Critical request chains are a series of dependent network requests necessary for page rendering. You will learn how to deal with or avoid this problem. Read below!
What is a Critical Request?
A critical request is a request that is required to render the page. This means that if the request fails, the page will not be able to render. Critical requests should be given priority over other requests to ensure successful completion.
There are a few different ways to make a critical request. The most common way is to use the async attribute on the script tag. This tells the browser to continue loading other resources while this script is downloaded. Another way to make a critical request is to inline the resource into the HTML code itself. This ensures that the browser will not have to wait for another round trip to fetch the resource, but it increases the HTML code’s size.
It is essential only to make critical requests for resources that are necessary for rendering the page. Making too many critical requests can delay the page from loading and ultimately lead to a poor user experience.
How to avoid Chaining Critical Requests?
- Using domain sharding technique: One of the main ways to avoid chaining critical requests is by using the domain sharding method. Domain sharding allows you to split your content across multiple domains, which can help reduce the number of DNS lookups and improve page load times.
- Using CDN: A CDN can help improve page load times by caching your content on servers worldwide, making it easier and faster for visitors to access your content.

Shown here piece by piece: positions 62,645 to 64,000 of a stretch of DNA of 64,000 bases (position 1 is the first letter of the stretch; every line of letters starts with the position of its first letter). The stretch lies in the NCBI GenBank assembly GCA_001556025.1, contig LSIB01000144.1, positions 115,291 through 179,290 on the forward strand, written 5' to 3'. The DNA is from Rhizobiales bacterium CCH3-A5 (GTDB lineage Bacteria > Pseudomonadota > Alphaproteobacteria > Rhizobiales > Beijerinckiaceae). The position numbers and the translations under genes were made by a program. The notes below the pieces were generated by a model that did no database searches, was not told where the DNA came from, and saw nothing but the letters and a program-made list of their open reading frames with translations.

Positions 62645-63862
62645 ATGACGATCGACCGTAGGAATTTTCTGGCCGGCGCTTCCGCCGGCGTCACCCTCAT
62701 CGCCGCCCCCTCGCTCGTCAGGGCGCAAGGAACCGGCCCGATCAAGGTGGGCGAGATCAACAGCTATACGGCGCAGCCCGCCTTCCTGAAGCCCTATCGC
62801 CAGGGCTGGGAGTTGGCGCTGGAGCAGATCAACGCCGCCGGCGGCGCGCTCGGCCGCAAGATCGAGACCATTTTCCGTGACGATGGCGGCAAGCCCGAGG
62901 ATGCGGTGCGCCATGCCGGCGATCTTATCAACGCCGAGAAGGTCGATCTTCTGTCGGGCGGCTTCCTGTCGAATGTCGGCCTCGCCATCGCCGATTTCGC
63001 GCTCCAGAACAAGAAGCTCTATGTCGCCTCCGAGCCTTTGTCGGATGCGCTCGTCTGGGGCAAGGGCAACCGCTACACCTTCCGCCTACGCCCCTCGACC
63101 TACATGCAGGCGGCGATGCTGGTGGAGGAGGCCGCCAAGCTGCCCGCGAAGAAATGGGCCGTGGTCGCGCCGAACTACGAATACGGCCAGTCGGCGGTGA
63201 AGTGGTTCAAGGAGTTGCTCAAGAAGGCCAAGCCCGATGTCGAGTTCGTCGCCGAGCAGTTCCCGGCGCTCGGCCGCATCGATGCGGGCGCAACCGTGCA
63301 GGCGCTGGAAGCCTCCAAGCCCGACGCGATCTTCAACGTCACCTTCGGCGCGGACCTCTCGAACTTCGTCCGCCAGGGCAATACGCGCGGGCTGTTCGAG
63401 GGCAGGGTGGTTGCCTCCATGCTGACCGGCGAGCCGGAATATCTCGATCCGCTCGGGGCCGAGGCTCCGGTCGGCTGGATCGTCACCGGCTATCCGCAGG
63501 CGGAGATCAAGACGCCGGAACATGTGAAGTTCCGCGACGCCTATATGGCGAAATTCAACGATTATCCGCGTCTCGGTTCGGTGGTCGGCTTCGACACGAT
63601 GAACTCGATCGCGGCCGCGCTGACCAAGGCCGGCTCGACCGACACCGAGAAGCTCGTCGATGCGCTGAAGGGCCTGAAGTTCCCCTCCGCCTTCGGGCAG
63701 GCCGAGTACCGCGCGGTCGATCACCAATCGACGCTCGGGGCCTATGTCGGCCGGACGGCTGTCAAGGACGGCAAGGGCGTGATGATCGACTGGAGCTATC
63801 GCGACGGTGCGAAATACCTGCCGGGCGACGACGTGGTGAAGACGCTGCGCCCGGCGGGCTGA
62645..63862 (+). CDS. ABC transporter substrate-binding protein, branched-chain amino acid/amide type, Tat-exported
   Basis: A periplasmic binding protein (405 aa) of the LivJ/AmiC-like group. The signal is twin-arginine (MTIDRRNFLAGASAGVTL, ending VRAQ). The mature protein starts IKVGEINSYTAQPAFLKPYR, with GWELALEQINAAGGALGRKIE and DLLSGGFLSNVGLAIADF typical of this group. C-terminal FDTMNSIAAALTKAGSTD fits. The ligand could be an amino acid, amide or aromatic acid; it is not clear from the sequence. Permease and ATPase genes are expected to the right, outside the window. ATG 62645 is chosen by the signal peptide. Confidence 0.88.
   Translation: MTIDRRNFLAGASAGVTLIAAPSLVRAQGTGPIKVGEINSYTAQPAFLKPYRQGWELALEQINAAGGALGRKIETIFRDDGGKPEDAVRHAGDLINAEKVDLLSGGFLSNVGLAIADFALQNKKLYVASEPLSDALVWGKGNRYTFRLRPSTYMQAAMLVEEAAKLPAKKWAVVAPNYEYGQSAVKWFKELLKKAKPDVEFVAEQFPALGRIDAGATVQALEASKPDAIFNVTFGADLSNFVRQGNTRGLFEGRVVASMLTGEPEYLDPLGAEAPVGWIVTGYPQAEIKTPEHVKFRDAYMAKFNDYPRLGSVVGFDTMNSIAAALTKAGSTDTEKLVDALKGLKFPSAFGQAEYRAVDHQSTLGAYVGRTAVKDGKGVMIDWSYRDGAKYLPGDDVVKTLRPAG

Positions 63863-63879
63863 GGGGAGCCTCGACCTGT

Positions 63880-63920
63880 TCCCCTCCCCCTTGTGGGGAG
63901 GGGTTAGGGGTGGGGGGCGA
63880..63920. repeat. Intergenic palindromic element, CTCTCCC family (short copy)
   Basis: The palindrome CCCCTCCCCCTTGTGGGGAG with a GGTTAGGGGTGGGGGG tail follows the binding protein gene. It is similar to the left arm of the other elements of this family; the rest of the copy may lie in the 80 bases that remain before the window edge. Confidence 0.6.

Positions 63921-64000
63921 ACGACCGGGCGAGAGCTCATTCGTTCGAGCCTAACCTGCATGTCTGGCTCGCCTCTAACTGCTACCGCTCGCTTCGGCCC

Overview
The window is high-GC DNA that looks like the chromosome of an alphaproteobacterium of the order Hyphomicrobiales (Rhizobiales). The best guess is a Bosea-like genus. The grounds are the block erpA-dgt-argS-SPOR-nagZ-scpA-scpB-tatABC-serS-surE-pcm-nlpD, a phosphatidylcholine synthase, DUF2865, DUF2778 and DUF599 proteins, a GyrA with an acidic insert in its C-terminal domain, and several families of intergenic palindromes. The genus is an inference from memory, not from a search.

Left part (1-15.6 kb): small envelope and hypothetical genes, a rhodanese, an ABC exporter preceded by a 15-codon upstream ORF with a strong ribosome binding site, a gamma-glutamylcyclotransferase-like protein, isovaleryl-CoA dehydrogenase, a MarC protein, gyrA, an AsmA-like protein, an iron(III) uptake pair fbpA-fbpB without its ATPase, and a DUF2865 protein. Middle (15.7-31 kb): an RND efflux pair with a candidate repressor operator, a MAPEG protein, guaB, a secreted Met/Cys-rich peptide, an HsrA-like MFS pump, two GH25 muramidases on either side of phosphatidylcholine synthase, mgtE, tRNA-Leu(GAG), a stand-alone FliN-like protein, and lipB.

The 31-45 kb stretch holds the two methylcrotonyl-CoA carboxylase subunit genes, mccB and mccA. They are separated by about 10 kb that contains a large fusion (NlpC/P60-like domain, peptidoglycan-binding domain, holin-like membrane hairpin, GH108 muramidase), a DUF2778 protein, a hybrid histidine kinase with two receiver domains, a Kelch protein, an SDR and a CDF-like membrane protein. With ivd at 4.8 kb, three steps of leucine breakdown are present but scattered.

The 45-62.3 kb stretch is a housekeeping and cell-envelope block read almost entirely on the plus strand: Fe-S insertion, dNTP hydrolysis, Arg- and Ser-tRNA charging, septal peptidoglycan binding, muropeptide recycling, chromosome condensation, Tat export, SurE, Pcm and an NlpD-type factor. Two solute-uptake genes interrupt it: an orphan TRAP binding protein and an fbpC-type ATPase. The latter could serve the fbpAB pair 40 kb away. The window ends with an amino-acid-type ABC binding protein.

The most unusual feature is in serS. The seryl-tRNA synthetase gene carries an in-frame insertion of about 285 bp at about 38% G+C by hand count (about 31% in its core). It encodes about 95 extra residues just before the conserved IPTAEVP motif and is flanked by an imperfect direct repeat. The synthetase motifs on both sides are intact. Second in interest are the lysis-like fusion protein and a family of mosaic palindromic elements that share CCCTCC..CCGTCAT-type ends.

Alternatives to Chaining Critical Requests
There are a few alternatives to chaining critical requests that can help improve performance:
1. Inlining resources: This means embedding small, critical resources directly into the HTML code instead of making separate HTTP requests for them. Using data URIs or inline scripts and styles, you can achieve this.
2. Preloading resources: This tells the browser to fetch specific resources ahead of time, so they’re available when needed. You can do this via the Link tag or Resource Hints.
3. Caching resources: Caching stores frequently access resources locally, so they don’t need to be fetched from the server each time they’re used. You can use caching headers or service workers to do this.
4. Optimizing request order: The order in which resource requests are made can impact performance, so it’s important to ensure critical resources are requested first. You can do this by using the preload keyword or manually changing the resource request order.
5. Minimizing round-trip times: Round-trip time (RTT) is the time it takes for a request to travel from the browser to the server and back again. Reducing RTT can help improve performance, and there are a few ways to do this: using persistent connections, optimizing DNS lookups, and reducing redirects.
We hope this article has helped you understand the importance of avoiding critical chaining requests. By doing so, you can improve the loading speed of your website and provide a better experience for your users. Remember to test your changes before implementing them on your live site, and if you have any questions, feel free to contact our support team for assistance.